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Identity & Community

New Housing Development Aims To Retain East End's Low-Income Residents

Local elected officials gathered in Bloomfield on Monday to celebrate the opening of the Penn Mathilda Apartments, a new affordable housing development meant to keep low-income residents in the East End, especially as gentrification pushes up rent payments.

More than half of the 39 low-cost units are reserved for veterans.

Located adjacent to the Allegheny Cemetery, the apartments began accepting tenants in April, according to the local nonprofit ACTION-Housing.

Officials said the new building has already accepted seven residents who’d been evicted from the outgoing Penn Plaza building in East Liberty.

“As we grow again and we have all this vitality and vibrancy coming in, we want to keep people in their homes," said Allegheny County Executive Rich Fitzgerald. "We want to keep people in the neighborhoods they want to be.”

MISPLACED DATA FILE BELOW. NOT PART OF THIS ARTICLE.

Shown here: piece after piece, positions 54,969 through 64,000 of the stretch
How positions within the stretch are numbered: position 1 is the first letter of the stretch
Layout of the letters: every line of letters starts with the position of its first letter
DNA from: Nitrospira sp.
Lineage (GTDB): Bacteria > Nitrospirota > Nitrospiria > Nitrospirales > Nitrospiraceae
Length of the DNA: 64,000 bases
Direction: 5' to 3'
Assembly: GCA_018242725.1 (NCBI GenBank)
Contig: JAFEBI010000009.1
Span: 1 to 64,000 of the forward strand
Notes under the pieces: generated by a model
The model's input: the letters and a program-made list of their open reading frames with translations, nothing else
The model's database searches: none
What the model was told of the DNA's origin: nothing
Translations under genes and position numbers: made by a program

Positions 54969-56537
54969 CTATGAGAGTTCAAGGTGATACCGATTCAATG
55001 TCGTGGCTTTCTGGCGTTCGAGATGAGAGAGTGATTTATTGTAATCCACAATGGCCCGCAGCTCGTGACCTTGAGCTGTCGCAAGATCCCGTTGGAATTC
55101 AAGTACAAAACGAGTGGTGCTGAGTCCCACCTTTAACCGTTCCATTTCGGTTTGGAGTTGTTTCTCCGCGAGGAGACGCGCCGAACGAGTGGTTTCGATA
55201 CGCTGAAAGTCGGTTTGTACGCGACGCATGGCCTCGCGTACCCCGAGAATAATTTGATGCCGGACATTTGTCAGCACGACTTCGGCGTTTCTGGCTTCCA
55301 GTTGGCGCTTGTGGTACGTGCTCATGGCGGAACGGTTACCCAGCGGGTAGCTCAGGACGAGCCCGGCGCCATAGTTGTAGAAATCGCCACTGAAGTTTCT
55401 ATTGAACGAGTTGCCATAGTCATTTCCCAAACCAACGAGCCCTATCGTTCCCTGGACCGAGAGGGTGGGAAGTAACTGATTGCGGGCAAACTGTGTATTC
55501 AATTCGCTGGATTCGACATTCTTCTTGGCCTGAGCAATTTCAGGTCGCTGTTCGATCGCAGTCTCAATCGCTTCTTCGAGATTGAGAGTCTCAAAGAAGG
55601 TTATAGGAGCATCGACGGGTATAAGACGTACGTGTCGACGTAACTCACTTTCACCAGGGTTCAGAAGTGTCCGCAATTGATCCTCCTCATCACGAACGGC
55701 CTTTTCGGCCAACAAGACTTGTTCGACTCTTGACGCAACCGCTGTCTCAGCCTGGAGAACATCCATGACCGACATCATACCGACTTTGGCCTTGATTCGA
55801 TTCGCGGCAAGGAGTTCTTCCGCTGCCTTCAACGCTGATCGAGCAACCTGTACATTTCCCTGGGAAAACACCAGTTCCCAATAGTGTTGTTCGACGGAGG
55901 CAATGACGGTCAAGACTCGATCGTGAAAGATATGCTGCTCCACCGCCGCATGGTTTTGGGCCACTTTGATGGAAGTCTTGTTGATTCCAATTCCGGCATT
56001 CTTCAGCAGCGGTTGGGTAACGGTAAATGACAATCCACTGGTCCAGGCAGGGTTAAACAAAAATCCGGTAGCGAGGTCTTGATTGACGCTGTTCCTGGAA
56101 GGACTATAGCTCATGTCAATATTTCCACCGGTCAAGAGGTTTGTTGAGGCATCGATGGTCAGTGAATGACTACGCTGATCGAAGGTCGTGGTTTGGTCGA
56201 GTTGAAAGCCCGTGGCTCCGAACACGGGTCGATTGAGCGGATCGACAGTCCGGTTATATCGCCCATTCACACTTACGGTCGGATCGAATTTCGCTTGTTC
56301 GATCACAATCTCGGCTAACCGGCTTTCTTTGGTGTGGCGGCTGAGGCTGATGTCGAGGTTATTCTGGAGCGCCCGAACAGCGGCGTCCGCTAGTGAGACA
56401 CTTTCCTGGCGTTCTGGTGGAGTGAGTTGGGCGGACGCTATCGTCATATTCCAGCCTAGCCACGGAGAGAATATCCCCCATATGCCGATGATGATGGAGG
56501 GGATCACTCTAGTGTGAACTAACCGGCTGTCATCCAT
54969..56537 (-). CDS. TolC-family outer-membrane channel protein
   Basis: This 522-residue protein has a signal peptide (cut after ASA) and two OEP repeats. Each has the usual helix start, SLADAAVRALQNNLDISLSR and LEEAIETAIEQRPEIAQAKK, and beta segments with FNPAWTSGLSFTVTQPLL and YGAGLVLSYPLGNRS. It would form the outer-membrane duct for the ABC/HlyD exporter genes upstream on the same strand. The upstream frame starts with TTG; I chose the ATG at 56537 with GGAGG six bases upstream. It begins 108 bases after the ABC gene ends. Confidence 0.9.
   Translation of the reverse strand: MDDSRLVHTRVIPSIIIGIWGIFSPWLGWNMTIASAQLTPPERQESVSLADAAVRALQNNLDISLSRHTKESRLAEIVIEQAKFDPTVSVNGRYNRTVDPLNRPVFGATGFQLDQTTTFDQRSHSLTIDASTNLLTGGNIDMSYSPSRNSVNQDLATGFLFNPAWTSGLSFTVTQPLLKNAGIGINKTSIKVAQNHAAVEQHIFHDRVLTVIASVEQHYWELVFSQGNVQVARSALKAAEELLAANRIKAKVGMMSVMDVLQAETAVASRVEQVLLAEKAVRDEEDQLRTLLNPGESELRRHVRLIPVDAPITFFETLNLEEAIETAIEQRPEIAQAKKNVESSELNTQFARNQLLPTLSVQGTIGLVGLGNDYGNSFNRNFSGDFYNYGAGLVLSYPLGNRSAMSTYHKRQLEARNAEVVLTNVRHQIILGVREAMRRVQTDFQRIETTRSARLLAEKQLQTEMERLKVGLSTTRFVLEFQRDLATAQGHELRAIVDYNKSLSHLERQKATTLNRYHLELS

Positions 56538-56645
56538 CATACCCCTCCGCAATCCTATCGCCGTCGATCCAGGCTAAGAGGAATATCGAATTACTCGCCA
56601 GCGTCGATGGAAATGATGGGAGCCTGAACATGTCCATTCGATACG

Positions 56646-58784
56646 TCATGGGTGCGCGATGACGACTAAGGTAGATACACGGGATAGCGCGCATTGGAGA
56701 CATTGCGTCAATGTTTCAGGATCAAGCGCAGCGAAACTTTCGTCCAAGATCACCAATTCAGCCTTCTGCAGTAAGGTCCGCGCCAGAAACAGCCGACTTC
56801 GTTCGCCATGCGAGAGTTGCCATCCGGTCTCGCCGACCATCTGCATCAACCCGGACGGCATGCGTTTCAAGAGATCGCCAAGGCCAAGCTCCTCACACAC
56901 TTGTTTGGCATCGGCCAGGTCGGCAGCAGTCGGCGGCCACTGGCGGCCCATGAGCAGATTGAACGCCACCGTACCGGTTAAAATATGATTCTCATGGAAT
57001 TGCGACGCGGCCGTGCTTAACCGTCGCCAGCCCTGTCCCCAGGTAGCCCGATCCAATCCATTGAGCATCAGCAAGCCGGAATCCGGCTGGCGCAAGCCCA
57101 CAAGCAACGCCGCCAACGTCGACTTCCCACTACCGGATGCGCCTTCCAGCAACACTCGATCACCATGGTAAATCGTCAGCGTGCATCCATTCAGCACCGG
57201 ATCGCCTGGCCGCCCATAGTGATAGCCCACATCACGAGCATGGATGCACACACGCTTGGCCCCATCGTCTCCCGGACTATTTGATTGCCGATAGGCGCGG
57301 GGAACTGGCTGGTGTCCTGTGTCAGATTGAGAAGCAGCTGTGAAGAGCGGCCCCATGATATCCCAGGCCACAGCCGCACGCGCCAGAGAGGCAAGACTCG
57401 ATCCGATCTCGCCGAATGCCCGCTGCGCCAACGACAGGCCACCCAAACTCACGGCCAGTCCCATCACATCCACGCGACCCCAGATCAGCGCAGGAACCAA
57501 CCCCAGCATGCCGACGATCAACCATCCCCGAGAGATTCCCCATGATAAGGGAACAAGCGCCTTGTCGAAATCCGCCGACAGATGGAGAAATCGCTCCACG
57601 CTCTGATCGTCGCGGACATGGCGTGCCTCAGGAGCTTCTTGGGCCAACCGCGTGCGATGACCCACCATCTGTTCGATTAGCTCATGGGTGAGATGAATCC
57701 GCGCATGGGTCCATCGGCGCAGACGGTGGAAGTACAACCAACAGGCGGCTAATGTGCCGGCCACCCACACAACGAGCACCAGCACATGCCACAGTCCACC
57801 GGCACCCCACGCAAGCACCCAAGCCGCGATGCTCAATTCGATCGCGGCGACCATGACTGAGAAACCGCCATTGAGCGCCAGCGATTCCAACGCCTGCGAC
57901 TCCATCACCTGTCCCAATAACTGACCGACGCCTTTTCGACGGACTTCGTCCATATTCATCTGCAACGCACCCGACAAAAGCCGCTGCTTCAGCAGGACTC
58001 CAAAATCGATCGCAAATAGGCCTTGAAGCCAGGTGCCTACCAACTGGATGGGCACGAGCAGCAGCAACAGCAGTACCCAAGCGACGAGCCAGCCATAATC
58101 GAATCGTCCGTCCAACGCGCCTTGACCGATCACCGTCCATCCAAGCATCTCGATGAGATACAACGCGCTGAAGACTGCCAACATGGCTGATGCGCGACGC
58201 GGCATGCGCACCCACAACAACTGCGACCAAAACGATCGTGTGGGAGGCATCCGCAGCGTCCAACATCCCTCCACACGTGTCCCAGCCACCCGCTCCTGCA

City Councilwoman Deb Gross, who represents Bloomfield, said she’d like to build more affordable housing developments in the neighborhood to ensure that it remains a mixed income area in the wake of gentrification.

“We feel pressured to do it as quickly as possible, because we’re trying to compete with the private market," Gross said. "The land values are going up, the rents are going up so quickly, so high it’s actually hard to acquire the properties to build these units.”

The $11 million Penn Mathilda project was funded by tax credits, private loans and grants.